- Software Used
- The Foreseen Schedule
- The lab
- The Webinars
The Hydrological Modeling course aims to teach to simulate the hydrological cycle at various spatial scales in order to be able to adequately manage the water resource and to prevent the risk of floods. The importance of these two issues is widely covered by the EU 2000/60 framework directives or “Water directive” and EU 2006/60, “Flood directive”. Based on the hydrological knowledge acquired in the course of Hydrology at the Bachelor of Engineering for the Environment and the Territory, the hydrological processes, analyzed as punctual phenomena are extended to the water catchment areas.
Precipitation is analyzed as a measured statistical data, both from ground stations and from remote sensing; the other processes are suitably modeled, as briefly described below. At the end of the course, a student must be able to independently model the flow rates, evaporation and transpiration in a river basin of various sizes, after having delineated it starting from digital terrain data. Of course, the student will have to demonstrate that he has critically understood the concepts that underlie the hydrological modeling presented.
The knowledge acquired may be used in the River Engineering course for the design of defense works. Hydrological modeling also introduces concepts that are used in the course of Aqueducts and Sewers for the calculation of stormwater networks. The course is partly useful for the Hydraulic Protection of the Territory course. A more condensed part of the version of the course can be found @GWS2021.
An overview of the topics (in Italian) can be found on the seminar done for the District Authority of river Po (here).
The lectures of the course will be held in English, according to the methods already followed in the Numerical Modeling course (i.e. with summary in Italian at the beginning of the lesson, lessons in English, questions and explanations in Italian). The first part of the course, until on April 3, will be dedicated to the presentation and discussion of theoretical concepts. The lectures will be recorded and uploaded on the course’s YouTube channel (or Vimeo). The lessons will cover 4 of the five hours per week. The fifth hour will be dedicated to the preparation of the data necessary for the projects to be completed in the second part of the course.
Students must take care to understand the hydrological concepts and discuss them with the lecturer. The first twenty minutes of each lesson will be devoted to the discussion of the topics covered in the previous lesson and the problems that arose in the preparation of the data (in Italian). Every group had to prepare an appropriate question or comment to which the lecturer will replay. A summary, again in Italian, of the lesson and then the actual lesson will follow.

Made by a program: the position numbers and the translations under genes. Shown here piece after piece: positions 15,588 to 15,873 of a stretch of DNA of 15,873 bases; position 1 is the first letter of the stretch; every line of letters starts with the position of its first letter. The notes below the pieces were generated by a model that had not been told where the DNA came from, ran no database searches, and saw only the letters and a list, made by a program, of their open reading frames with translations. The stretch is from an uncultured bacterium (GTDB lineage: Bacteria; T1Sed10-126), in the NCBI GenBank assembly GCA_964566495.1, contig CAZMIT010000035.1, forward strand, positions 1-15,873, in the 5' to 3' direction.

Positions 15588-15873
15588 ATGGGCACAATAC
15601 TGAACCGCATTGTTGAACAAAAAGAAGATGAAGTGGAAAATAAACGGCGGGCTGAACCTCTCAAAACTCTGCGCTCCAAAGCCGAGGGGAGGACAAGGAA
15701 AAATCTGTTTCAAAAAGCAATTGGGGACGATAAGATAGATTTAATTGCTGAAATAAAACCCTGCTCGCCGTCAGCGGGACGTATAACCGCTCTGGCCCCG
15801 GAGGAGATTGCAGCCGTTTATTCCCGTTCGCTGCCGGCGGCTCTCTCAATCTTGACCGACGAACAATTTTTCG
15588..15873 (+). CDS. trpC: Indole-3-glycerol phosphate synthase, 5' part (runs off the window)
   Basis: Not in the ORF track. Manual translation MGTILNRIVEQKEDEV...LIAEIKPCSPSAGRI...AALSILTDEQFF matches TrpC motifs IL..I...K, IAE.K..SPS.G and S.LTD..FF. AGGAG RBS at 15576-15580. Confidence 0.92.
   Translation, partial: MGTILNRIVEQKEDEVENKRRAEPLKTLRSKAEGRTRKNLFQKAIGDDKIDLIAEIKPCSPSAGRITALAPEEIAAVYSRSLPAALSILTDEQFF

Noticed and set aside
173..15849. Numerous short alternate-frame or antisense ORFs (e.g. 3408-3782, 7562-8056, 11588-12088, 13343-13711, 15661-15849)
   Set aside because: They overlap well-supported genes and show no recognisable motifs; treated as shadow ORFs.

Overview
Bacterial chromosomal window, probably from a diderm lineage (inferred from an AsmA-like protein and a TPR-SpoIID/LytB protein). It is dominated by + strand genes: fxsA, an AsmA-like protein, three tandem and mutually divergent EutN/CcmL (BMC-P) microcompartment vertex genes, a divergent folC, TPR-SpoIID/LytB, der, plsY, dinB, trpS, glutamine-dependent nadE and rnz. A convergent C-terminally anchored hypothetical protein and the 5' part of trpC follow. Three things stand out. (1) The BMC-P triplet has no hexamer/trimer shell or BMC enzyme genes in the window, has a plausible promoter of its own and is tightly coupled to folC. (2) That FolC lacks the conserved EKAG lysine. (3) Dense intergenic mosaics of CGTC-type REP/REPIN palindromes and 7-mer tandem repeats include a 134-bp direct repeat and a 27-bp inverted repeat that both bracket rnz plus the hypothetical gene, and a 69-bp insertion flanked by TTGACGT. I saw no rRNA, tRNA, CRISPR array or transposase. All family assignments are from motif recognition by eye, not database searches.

The second part of the course will use the theoretical themes of the first part and using the tools made available by the GEOframe system (https://abouthydrology.blogspot.com/2015/03/jgrass-newage-essentials.html). Students, in groups of two or three, will have to estimate hydrological flows and quantities over a significant period of time and with an hourly time step using a time series of hydro-meteorological data in inputs for period long enough to allow adequate calibration of the models. With the help of the tutor and the reader, students will face problems of missing data, validate the models, discuss and implement an adequate configuration of the GEOframe hydrological system in order to get the hydrological water balance of the basin.
The following works by Abera can be taken as an example of the outcomes expected :
- Abera, W., G. Formetta, and L. Brocca. 2017. “Modeling the Water Budget of the Upper Blue Nile Basin Using the JGrass-NewAge Model System and Satellite Data.” Hydrology and Earth System Sciences. http://nora.nerc.ac.uk/id/eprint/517346/.
- Abera, Wuletawu, Giuseppe Formetta, Marco Borga, and Riccardo Rigon. 2017. “Estimating the Water Budget Components and Their Variability in a Pre-Alpine Basin with JGrass-NewAGE.” Advances in Water Resources 104 (June): 37–54.
The lessons will be video recorded and made available. Each lesson will be given through slides in English which will be delivered to students in advance. When necessary, the lessons will be accompanied by appropriate in-depth papers. There is no real text because the course, even in the hydrological tradition, elaborates the concepts in a contemporary way and uses innovative tools.
As general reference texts we recommend:
- Beven, K. – Raifall-runoff, the primer, ISBN 10: 047071459X, ISBN 13: 978047071459, Second Edition, Wiley-Blackwell, 2012
- Dingmann, L., Physical Hydrology, ISBN-13: 978-1478611189, ISBN-10: 1478611189, Third Edition, Waveland Press, 2015
- Lu, N. and Godt, J.W., Hillslope Hydrology and Stability, Cambridge University Press, ISBN-13: 978-1107021068, ISBN-10: 11070210652010, 2013
- Bonan, G., Ecological Climatology, concepts and applications, ISBN-13: 978-1107619050, ISBN-10: 110761905X, 2016
These books represent a shareable review of the phenomena and hydrological modeling but the methods they present are not necessarily those used in the course. The course, cause of time constraints, presents a selected and limited perspective of the subject that the texts cited dissect from various points of view often complementary to the one of the course.
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